BBVA has relied on behavioral economics techniques to encourage employee participation in cybercrime training. The messages conveyed through the use of these techniques have effectively doubled interest in the course and, in some cases, increased course attendance by up to 70%. The initiative, which has been recognized by the Global Association of Applied Behavioural Scientists, will succeed in making the bank’s regular cybersecurity messages to its customers more effective.
With 49 million digital customers worldwide, BBVA has developed a robust comprehensive online fraud protection strategy that has thwarted up to 75% of attempted cybercrime in the last three years. In 2023, the bank set up a global financial crime prevention unit and forged an anti-fraud banking alliance.
However, many cyber-attacks target not so much technological vulnerabilities but rather human behavior, so aside from the need to bolster the technological capabilities, training people is also key to combating these criminal endeavors.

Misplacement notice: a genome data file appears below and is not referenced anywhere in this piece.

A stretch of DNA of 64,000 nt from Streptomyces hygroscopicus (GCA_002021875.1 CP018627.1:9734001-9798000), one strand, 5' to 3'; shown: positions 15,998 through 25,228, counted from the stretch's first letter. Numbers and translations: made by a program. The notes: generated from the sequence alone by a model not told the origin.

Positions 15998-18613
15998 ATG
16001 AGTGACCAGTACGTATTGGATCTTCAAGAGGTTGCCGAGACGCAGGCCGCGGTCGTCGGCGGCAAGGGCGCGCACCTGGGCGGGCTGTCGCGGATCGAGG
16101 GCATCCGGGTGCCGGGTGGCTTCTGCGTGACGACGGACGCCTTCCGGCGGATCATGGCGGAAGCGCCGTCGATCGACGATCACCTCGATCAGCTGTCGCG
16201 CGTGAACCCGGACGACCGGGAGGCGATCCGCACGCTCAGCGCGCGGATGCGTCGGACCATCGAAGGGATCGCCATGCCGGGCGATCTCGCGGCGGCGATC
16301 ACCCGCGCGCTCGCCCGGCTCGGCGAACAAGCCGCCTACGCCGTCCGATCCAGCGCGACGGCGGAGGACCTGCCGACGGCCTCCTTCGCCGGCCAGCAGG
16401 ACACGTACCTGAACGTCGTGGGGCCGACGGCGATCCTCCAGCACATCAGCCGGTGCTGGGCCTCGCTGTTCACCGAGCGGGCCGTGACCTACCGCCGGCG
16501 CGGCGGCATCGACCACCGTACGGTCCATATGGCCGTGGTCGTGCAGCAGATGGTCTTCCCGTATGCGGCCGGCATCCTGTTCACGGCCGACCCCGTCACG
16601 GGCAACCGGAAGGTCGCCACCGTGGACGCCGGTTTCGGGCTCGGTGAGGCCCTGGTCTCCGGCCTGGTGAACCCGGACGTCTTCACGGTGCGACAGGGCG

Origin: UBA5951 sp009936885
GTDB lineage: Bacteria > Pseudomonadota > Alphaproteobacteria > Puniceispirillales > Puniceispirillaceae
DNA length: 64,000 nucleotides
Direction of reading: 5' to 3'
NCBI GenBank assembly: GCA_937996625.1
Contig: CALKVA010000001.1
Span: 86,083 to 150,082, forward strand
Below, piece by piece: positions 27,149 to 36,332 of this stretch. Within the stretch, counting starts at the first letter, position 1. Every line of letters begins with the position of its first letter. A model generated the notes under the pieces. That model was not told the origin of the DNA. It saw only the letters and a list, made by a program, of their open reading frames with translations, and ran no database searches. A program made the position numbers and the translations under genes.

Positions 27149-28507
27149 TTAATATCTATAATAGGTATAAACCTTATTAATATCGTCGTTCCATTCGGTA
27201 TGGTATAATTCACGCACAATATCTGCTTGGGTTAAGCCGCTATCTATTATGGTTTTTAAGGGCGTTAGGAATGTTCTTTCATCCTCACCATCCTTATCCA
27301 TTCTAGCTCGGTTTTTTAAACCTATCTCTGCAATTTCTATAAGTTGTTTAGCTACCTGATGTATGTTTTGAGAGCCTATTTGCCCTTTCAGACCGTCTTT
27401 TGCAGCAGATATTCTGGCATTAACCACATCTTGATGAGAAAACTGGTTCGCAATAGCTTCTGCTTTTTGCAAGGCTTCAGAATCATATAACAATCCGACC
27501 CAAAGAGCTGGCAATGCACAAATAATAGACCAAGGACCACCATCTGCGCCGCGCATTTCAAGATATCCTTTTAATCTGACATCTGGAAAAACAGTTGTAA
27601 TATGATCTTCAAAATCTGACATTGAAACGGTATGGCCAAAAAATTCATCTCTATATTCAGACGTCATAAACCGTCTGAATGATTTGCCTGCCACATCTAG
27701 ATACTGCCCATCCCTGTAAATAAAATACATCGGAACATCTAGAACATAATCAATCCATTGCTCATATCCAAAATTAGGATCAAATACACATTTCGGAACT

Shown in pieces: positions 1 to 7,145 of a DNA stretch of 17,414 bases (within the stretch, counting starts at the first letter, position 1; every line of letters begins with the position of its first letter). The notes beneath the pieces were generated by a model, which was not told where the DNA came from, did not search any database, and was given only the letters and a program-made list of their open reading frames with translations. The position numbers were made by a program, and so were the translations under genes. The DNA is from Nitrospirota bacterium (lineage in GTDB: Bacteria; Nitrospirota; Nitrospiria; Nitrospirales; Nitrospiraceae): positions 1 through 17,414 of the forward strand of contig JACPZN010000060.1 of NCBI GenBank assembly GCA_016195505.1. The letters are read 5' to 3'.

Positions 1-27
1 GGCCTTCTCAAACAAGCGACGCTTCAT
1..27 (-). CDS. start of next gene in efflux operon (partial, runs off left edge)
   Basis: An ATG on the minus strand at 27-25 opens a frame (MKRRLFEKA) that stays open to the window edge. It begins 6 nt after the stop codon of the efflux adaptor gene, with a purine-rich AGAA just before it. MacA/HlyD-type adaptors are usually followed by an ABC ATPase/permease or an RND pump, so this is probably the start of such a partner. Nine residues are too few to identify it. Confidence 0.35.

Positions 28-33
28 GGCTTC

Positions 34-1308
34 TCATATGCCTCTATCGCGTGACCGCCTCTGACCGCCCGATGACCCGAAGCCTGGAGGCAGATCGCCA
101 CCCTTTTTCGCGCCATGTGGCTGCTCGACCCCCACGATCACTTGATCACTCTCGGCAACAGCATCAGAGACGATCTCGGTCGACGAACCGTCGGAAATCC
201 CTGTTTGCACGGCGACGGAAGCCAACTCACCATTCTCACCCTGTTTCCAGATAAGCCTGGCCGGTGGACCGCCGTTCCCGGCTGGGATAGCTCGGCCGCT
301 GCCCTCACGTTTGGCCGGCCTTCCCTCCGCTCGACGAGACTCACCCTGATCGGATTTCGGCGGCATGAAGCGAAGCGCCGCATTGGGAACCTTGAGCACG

In a bid to protect customers and employees from cybercrime, BBVA’s global Behavioral Economics and Cybersecurity teams have been working together on a project that aims to boost participation among the bank’s employees in a phishing training course. The work was recognized at the 2023 edition of the GAABS awards staged by the Global Association of Applied Behavioural Scientists.
The team was meticulous in analyzing the kinds of messages that are most effective in increasing interest in this type of training. “First, we used a proprietary online panel using the BELA tool to find out which behavioral assumptions worked best among customers,” explains Diana Fernández, Senior Manager of Behavioral Economics at BBVA. “Our experiment revealed that messages highlighting the agility and speed in completing the phishing training course almost doubled interest in the course.”
The team then ran a second experiment, showing that messages targeting the curiosity and ego of the recipients were effective in increasing visits to the training page by up to 70%. “What scams would you fall for based on your personality type?” or “More than 6,000 people have already fallen for this scam and you could be next!” are just some examples of messages that were highly effective,” explains Diana Fernández.
The results were particularly relevant because they were obtained in a real environment. “These learnings help us to improve the cybersecurity messages we regularly deliver to our customers,” explains Fernández. Essentially, BBVA is educating people in what to do in response to cybercrime.
BBVA's Global Behavioral Economics team.